I Have The Poison Control Hotline Number Close By, Just In Case

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5 Responses

  1. Mike D says:

    Brining seems to be all the rage this season. I've been tempted to try my first brine as well, though this one's a standard kosher salt/vegetable stock/spices (most of which I don't own) concoction. I'll be cooking up the solution tonight so I can apply it to my dear bird tomorrow. Here's hoping yours and mine both come out great!

  2. Andrew says:

    Three days from now, when your home smells of the Dead Sea and your dessicated body is being licked by neighborhood deer, I will raise a leftover turkey sandwich to your memory.

  3. Chris says:

    I've brined my turkey the last few years, and it's made a huge difference. I don't do a dry brine though – just the standard wet one. It's generally a good thing for poultry.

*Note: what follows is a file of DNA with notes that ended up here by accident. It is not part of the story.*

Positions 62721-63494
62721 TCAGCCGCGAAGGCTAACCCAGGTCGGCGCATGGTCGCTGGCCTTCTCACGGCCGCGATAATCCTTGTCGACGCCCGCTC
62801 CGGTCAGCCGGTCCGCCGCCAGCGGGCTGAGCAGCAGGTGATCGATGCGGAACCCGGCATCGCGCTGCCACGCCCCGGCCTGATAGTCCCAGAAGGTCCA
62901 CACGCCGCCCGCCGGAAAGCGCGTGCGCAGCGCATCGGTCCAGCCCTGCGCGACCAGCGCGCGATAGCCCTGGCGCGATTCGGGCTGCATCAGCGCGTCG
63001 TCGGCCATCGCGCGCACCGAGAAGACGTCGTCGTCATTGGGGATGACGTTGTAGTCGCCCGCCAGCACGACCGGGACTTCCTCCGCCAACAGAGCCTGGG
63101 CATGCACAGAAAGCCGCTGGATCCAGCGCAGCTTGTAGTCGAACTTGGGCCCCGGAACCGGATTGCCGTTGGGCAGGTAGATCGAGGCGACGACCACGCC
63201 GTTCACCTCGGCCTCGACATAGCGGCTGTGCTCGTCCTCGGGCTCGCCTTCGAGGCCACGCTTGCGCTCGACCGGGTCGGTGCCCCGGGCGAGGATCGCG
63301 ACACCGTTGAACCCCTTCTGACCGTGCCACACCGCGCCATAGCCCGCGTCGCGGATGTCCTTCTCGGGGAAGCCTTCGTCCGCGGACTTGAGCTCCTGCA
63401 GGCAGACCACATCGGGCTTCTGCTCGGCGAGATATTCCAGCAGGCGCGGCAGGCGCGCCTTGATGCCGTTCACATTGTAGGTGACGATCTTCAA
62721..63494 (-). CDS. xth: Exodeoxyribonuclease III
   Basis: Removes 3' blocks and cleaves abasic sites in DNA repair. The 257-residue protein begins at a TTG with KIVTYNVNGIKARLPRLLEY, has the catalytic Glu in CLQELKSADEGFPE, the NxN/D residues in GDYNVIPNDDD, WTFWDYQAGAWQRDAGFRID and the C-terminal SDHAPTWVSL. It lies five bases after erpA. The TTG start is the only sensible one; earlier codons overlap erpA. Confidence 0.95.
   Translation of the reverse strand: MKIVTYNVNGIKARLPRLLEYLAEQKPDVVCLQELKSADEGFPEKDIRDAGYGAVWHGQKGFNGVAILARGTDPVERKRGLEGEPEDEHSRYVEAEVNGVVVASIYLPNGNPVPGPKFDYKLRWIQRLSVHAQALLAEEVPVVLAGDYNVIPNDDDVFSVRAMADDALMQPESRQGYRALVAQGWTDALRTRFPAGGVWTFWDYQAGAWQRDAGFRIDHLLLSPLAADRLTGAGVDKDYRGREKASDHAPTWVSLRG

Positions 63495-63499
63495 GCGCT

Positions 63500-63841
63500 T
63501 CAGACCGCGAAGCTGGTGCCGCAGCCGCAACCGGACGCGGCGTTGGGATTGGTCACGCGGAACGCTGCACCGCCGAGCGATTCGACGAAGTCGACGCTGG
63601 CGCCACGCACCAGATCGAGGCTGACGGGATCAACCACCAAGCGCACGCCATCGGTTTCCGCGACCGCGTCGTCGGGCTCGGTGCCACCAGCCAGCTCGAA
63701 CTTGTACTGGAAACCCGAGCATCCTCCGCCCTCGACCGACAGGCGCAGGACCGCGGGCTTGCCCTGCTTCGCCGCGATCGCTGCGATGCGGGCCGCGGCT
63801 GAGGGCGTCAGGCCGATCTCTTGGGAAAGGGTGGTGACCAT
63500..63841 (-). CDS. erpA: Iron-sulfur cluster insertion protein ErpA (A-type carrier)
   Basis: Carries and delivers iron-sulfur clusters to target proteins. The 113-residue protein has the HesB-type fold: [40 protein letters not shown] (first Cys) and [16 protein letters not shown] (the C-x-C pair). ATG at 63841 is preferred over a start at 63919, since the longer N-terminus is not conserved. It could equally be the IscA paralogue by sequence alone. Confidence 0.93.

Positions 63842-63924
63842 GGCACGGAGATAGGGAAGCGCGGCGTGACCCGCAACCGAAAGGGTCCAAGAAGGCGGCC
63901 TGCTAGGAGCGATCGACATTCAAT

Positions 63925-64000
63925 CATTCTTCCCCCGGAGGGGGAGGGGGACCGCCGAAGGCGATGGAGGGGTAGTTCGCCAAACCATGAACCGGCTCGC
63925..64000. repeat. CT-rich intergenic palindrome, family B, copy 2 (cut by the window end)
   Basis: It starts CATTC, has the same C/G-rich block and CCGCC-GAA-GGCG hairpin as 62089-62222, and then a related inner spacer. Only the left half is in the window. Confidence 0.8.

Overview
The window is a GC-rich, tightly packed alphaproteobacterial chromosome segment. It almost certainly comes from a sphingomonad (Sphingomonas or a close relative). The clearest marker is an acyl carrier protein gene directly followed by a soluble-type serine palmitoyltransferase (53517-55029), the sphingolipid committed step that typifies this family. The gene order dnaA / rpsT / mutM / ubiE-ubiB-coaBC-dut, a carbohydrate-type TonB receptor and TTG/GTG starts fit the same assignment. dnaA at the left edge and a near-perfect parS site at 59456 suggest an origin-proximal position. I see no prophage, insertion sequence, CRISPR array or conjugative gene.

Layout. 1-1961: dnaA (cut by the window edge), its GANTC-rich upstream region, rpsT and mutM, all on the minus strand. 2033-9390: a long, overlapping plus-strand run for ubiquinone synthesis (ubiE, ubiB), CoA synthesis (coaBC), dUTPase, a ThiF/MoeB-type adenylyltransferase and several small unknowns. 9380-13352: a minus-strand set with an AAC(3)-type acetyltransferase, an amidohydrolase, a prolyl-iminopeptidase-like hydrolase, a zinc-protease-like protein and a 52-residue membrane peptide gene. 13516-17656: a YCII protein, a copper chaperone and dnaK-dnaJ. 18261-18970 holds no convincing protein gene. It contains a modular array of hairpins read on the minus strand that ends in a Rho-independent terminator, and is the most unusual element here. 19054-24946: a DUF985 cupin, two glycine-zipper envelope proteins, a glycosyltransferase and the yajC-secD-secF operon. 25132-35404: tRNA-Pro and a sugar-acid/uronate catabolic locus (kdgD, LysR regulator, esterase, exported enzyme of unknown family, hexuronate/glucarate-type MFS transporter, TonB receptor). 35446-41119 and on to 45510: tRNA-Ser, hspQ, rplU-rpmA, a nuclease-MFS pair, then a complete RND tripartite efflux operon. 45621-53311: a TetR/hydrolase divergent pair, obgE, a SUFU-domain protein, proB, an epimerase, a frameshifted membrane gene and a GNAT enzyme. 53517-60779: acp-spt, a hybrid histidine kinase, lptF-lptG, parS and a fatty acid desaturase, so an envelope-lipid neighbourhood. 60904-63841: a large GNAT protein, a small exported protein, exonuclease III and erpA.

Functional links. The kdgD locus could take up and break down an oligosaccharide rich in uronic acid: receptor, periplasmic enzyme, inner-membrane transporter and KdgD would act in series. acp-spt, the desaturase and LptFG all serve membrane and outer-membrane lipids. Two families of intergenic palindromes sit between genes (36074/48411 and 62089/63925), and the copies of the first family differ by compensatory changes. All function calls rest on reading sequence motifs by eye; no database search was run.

I think I was first convinced of it after doing a buttermilk brine as part of a fried chicken recipe. It sounds foul, but the results were amazing.

  4. Jdog says:

    I've tried the dry-coating method on roasts; it seems to work very well. I've never tried it on a turkey, but I have tried the traditional salt-and-sugar-and-spices-and-water type, and that seems to do very well, particularly in the classic problem of the dark and white meat normally cooking at different speeds.

  5. smurfy says:

    One of my favorite aspects of brining is that it ensures that I will not forget to thaw the turkey…again.